Do You Need Underlayment For Vinyl Plank Flooring?
Even after deciding on the vinyl tile as your new flooring, there are still a plethora of options to consider. There are countless combinations of hues and designs to pick from.
However, it is vital to keep in mind that what is beneath your Vinyl tile floor is just as significant as its surface! Luxury vinyl tile and other types of flooring can benefit from the use of an underlayment.
Wood, concrete, flooring, or any other form of subfloor can be used as a base for this installation. In order for the vinyl tile to better absorb sound, underlayment should be used.
It can also make the tile more comfortable to walk on and prevent several issues. If you want to get the most out of your vinyl plank flooring.
We have prepared this comprehensive guide on your query “do you need underlayment for vinyl plank flooring” and answered everything you need to know about it.
What Is Beneath Vinyl Plank
To begin, be sure that the type of flooring you’re considering is compatible with the type of flooring you now have. Your subfloor’s condition should be good.
Is it free of imperfections and squeaks? When the subfloor isn’t exactly smooth, underlayment can help. On the other hand, some vinyl planks include an existing underlay or are designed to be put without one.
How thick is the subfloor? Underlayment may or may not be wise if the flooring is concrete. Moisture will be kept out, and a little cushion will be provided to make stepping onto it more enjoyable.
Even in the colder months, installing a heating system is a good idea. In the case of a wood subfloor, there is no need for a moisture barrier; however, underlayment might give comfort.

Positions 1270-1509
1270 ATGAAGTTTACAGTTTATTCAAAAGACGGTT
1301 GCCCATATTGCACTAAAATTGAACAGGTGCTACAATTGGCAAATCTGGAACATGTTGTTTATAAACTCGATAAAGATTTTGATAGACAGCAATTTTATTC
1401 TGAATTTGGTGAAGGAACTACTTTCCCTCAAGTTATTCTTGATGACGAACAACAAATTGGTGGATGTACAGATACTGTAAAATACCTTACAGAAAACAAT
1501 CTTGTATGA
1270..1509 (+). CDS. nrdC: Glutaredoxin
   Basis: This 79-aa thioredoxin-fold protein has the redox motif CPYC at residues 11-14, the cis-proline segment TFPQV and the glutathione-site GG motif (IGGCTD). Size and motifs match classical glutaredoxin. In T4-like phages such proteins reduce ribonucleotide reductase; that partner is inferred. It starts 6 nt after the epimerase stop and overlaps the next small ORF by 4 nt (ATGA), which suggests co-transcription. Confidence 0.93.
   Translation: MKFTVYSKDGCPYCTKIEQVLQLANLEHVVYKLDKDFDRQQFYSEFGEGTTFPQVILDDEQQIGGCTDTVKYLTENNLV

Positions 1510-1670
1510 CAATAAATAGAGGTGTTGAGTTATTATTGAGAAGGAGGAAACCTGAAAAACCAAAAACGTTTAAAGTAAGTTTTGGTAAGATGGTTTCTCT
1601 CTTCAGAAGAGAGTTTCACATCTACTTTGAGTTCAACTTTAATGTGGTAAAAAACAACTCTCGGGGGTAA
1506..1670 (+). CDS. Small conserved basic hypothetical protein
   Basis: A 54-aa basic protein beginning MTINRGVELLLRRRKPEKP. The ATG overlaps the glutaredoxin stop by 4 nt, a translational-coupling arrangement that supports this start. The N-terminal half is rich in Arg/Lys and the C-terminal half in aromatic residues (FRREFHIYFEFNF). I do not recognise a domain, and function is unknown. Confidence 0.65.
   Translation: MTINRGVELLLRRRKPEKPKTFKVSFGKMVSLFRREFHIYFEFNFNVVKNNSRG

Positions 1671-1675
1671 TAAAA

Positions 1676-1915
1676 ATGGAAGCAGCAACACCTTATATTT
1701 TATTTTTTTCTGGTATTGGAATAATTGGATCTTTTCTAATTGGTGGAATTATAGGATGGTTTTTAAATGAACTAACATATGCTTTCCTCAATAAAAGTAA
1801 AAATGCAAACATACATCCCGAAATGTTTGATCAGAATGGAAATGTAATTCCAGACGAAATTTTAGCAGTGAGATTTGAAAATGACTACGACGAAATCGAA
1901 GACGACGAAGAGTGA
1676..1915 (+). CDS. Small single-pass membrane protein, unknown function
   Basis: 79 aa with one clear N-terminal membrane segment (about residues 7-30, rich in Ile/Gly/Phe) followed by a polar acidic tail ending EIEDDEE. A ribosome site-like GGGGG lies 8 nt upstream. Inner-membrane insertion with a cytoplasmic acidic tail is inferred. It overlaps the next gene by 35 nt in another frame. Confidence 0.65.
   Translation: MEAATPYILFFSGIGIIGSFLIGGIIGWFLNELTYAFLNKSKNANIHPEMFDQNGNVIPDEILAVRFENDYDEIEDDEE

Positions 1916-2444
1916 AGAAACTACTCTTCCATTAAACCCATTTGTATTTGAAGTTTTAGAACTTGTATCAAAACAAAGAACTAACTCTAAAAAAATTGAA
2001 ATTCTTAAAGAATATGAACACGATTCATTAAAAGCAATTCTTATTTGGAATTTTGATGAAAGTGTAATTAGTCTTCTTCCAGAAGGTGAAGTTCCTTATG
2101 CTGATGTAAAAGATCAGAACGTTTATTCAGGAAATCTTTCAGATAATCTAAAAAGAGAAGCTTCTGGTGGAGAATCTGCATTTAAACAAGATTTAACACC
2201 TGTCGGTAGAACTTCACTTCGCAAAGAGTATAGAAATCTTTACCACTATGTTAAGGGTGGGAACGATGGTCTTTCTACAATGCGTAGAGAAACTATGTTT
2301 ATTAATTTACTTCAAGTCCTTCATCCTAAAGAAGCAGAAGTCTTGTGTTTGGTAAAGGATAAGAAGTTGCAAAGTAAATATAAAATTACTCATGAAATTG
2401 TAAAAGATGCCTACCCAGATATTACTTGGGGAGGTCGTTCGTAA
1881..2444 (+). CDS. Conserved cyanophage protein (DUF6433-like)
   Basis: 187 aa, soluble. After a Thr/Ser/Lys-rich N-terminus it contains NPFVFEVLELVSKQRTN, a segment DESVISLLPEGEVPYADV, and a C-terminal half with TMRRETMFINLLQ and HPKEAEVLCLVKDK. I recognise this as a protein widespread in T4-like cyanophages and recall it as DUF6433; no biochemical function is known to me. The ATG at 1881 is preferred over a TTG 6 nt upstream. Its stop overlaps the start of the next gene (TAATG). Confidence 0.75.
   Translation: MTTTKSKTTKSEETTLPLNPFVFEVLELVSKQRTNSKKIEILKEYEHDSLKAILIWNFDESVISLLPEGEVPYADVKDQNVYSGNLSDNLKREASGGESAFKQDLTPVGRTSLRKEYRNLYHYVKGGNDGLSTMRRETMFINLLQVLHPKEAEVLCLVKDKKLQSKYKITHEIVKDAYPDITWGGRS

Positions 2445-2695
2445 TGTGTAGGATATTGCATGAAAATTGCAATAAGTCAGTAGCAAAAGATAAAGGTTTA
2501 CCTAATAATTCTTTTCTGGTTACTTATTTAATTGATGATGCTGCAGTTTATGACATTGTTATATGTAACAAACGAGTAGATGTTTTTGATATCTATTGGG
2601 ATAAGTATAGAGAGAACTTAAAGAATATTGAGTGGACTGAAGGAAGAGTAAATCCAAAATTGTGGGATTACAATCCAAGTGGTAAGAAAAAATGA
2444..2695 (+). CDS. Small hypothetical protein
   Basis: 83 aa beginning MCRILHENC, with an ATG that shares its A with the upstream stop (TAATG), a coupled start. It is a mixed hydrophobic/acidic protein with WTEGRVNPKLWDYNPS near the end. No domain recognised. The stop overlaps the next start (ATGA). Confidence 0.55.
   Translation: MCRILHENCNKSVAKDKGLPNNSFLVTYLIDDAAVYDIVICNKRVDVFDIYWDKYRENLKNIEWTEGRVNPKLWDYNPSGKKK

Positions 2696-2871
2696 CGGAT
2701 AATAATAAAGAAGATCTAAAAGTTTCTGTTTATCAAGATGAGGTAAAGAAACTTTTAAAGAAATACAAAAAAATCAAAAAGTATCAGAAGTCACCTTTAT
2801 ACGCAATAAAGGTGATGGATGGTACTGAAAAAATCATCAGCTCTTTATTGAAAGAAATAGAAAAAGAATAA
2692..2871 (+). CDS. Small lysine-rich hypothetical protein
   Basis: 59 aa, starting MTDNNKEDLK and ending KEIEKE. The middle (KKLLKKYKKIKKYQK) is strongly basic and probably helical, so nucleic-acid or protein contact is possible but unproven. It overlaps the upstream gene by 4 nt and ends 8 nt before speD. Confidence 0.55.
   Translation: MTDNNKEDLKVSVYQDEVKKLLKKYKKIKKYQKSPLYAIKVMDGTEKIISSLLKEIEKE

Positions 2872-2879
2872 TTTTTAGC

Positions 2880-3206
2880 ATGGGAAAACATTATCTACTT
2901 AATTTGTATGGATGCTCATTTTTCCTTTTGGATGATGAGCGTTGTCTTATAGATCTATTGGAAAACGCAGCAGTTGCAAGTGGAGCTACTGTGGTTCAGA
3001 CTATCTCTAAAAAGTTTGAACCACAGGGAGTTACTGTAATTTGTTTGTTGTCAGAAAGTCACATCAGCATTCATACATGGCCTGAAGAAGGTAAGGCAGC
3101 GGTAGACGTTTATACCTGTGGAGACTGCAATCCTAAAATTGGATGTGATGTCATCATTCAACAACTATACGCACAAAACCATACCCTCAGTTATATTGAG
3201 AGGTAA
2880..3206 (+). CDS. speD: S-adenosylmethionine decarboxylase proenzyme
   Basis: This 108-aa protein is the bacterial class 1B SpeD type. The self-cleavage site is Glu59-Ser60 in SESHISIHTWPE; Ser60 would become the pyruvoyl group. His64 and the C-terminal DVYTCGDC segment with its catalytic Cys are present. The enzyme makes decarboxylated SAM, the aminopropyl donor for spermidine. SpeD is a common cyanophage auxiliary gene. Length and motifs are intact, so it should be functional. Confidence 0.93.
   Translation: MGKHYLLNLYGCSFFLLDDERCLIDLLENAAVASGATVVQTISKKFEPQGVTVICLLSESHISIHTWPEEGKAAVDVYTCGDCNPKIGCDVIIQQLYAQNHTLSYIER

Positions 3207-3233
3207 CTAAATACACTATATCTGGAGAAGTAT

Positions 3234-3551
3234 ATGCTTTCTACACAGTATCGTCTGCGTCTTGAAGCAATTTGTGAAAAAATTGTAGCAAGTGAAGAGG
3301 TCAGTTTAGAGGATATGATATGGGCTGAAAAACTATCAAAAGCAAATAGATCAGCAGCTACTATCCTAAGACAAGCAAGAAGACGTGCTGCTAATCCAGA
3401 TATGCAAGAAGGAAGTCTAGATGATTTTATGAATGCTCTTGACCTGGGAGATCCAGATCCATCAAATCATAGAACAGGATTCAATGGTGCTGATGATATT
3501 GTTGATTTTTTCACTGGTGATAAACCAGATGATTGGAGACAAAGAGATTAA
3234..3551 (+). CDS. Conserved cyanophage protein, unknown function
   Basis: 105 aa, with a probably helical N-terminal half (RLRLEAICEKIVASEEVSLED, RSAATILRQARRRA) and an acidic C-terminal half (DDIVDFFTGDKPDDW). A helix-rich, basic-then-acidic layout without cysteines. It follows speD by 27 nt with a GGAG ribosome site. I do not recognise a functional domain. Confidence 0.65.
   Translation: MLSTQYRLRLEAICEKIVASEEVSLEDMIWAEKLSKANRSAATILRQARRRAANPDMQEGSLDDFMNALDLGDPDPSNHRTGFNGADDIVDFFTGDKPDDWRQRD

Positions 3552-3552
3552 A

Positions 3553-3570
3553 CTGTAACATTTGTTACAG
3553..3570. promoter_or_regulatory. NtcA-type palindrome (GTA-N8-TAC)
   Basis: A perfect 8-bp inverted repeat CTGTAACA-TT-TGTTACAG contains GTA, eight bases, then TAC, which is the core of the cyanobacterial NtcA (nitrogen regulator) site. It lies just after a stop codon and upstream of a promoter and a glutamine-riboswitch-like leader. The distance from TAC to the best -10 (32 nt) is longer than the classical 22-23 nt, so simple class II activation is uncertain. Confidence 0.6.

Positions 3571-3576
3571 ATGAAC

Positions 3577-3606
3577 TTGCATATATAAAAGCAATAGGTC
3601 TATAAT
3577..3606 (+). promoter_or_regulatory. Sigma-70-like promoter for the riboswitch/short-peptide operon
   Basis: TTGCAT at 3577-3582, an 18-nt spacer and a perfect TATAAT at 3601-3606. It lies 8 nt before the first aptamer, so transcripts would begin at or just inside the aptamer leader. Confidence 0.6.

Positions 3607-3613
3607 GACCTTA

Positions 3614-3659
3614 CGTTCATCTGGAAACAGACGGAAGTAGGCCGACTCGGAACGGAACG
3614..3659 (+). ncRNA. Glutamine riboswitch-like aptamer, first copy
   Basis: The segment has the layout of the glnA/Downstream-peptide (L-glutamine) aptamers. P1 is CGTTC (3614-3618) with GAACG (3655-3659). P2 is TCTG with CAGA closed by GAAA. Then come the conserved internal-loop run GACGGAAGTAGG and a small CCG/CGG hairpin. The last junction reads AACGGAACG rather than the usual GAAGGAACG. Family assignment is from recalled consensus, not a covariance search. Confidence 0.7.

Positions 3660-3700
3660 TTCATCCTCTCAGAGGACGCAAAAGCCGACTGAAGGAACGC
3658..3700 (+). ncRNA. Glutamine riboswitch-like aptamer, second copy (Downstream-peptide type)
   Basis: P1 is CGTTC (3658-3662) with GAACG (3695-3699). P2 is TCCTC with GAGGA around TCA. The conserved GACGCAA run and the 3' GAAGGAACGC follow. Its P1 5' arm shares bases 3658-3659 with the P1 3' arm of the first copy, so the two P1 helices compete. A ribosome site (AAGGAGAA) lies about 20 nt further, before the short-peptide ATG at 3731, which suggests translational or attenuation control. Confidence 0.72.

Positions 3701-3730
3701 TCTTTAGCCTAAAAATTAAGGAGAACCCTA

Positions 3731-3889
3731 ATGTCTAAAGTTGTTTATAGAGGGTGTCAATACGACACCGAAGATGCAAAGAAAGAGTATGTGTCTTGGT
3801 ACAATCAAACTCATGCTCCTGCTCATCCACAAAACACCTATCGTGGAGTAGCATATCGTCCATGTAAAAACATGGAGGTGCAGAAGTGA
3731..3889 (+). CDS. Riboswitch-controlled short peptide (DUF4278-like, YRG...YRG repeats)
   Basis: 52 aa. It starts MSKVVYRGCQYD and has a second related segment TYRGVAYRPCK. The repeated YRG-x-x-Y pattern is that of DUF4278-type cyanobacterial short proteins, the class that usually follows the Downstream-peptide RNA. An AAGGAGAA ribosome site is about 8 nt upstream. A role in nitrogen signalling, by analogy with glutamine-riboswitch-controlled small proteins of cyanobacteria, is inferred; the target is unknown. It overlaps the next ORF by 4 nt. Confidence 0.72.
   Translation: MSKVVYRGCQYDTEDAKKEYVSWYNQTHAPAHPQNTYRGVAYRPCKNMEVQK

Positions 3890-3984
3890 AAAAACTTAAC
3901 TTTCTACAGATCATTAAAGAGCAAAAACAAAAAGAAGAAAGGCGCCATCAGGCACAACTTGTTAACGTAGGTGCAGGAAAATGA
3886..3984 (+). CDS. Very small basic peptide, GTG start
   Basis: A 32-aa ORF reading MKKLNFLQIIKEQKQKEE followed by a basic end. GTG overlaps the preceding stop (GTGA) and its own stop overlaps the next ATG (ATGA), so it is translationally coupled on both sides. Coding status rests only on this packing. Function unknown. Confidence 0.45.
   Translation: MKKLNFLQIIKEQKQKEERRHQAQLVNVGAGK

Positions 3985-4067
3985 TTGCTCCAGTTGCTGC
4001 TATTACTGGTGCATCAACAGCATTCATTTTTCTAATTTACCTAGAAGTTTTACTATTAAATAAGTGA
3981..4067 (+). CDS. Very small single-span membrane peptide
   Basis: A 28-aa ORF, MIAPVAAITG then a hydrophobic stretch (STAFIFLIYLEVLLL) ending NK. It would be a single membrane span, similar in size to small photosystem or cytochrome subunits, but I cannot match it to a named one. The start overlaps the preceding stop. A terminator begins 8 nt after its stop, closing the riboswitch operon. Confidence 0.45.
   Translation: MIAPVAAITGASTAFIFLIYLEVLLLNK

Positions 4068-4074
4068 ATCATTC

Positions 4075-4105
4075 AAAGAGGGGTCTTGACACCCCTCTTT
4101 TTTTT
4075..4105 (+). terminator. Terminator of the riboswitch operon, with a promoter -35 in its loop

The use of underlayment may not be necessary when putting vinyl plank flooring over the current floor materials, although it can help with cushioning and sound absorption.
Keep Reading: Guide To Install To Install Vinyl Flooring On Stairs
Do You Need Underlayment For Vinyl Plank Flooring? Reasons Explained
The short answer to this question is “it depends on your current flooring situation”. Below have provided adequate information so that you can decide whether you need it or not.
Seeing your cherished home improve from its state yesterday is a beautiful feeling, and altering the floors is frequently a significant step in that direction.
However, if this is your first time installing vinyl plank flooring, you may have a lot of questions. One of the most important questions is whether or not you should use underlayment at all.
Here are five causes we think you should take advantage of it:
Repair Improper Subfloors
Subfloors aren’t always perfect and smooth despite our best efforts, which is a shame. Some problems can exist even in flooring that appears to be in good condition.
It’s not uncommon for the flooring to have slight imperfections, such as mild tiny indentations, unevenness, and the like. This is terrible news for those of us who have a preference for a particular type of flooring.
If you’re going to use vinyl plank, your subfloors need to be immaculate. Do you have any hope if they aren’t? There is no such thing as underlayment!
Using this type of cushioning, you can hide all of the dings and dents in your subfloor and create a smooth surface for your upcoming flooring installation.
Remember that this is only for minor issues, not major ones. Underlayment alone will not be sufficient to cover large divots and obvious damage.